California Tried To Fine a Company $10,000 for Ordering Blind People Ubers and Lyfts Without a Permit

GoGo Grandparent gives people without smartphones a way to use rideshare services. Regulators think that's a problem.


California regulators are trying to crack down on a company that orders Ubers for the blind and elderly.

In February, the Consumer Protection and Enforcement Division (CPED) of the California Public Utilities Commission—the state body that regulates transportation network companies like Uber and Lyft—issued a citation to GoGo Grandparent for operating a for-hire transportation service without permission.

Regulators demanded that the company pay a $10,000 fine and obtain the necessary permit to run a transportation network company, which would involve getting $1 million liability insurance for its vehicles and handing over lists of its drivers to the state.

But GoGo doesn't own any vehicles, and it doesn't contract directly with any drivers.

Instead, for the past four years, the company has been providing a toll-free hotline that customers without a smartphone can call to order an Uber or Lyft ride to their home or another prearranged location. Using customer-provided information, GoGo's software automatically orders a ride, then charges a 27-cent-per-mile fee for its services.

GoGo's service is aimed at elderly and disabled people who either don't have or can't use smartphones. Its novelty and perceived public benefit—improving mobility for seniors—has earned the company coverage from such outlets as The New York Times and TechCrunch.

State regulators have taken a more negative view.

California law defines a for-hire ride service—referred to as "charter-party carriers"—as any "person engaged in the transportation of persons by motor vehicle for compensation." CPED argues that this applies to GoGo. In regulatory filings, it has used the Merriam-Wester definition of "engaged" as "involved in [the] activity."

The division officially cited GoGo in February. In March, the company filed an appeal, arguing that the regulations it was being asked to comply with were inapplicable to its business model.

"GoGo allows a flip phone to act as a substitute for a smartphone for the rider summoning a ride through a [transportation network company] such as Uber or Lyft," says the appeal, which notes that the company neither employs or contracts with drivers. "For the [Public Utilities Commission] to regulate them would be equivalent to regulating a smartphone or the Google Alexa Device or a computer code."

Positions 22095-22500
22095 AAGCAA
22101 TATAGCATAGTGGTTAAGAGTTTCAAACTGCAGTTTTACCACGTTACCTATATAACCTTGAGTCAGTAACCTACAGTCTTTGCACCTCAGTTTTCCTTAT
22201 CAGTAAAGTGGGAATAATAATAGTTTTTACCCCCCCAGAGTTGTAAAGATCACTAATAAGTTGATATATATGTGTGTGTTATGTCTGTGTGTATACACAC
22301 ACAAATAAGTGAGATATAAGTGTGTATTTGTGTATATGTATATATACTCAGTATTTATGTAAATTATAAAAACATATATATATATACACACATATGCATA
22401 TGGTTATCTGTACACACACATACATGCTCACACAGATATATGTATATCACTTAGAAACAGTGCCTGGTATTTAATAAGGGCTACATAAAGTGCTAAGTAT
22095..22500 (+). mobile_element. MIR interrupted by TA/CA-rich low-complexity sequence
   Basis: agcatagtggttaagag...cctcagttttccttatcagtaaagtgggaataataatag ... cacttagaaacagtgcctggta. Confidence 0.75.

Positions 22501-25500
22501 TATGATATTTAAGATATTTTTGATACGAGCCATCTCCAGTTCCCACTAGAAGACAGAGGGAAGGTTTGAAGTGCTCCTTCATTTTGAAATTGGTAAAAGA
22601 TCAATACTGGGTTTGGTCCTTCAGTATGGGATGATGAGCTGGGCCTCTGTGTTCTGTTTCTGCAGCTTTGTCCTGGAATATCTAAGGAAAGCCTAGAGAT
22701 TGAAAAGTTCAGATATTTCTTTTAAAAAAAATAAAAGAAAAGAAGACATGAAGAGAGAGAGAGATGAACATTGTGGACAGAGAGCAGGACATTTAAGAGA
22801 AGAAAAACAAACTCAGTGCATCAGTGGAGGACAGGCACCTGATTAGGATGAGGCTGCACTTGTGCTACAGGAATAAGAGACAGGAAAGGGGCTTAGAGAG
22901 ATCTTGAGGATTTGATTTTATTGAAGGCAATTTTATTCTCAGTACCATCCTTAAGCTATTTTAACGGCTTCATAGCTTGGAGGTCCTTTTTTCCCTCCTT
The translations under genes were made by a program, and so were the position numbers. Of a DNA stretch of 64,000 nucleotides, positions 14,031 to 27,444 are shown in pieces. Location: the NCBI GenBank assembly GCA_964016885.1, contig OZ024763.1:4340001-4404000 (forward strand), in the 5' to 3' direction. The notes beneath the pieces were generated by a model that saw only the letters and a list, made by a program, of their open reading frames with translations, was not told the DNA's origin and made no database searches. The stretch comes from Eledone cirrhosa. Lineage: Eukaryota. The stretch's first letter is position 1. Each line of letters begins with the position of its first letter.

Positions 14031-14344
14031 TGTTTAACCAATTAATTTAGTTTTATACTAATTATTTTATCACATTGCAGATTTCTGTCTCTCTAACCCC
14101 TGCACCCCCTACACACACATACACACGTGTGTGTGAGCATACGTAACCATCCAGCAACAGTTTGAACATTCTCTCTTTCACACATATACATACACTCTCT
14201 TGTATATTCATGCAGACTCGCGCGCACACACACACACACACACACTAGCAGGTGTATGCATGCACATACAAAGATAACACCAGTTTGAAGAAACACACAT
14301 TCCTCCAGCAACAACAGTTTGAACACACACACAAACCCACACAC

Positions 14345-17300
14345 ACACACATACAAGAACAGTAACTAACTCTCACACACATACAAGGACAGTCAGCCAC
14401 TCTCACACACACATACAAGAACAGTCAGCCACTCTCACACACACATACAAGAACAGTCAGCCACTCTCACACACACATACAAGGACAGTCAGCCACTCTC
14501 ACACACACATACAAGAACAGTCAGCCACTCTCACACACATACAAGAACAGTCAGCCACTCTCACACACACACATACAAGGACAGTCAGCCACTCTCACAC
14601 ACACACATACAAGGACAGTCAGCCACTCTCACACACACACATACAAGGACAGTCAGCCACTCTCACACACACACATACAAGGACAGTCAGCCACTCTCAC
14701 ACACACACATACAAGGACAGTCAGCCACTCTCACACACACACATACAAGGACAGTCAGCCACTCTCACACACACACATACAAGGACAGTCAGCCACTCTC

In an August opinion, an administrative law judge agreed with GoGo, noting that the CPED had used a more narrow definition of transportation service in the past—and that if regulators' expansive definition of what it meant to be "engaged" in transporting people were accepted, those same regulators might themselves be labeled a for-hire transportation service.

CPED regulators "are 'engaged' in the transportation of persons by motor vehicle by virtue of this enforcement action and they are compensated for their activity," the judge noted. "This absurd result of relying on its dictionary definition demonstrates the ambiguity of the term 'engaged.'"

The full utility commission still needs to vote to ratify this decision, and the vote keeps getting delayed. The five-member commission was initially supposed to vote to dismiss the citation issued against GoGo in October, but that was moved back to November, and now early December.

A spokesperson for the California Public Utilities Commission told the San Francisco Chronicle that a few delays are pro forma. Not so, says Tom MacBride, GoGo's attorney, who told the paper that multiple delays usually happen only for major commission business, not a minor citation like the one issued against his client. He speculates that CPED staff could be holding up proceedings.

Regardless of what's behind these delays, it's ridiculous that GoGo is in this position in the first place. The company is performing a useful and innovative service by helping seniors to make use of technology that might otherwise have left them behind. For their trouble, they've been beset by dictionary-quoting regulators who are stretching state law to penalize the company.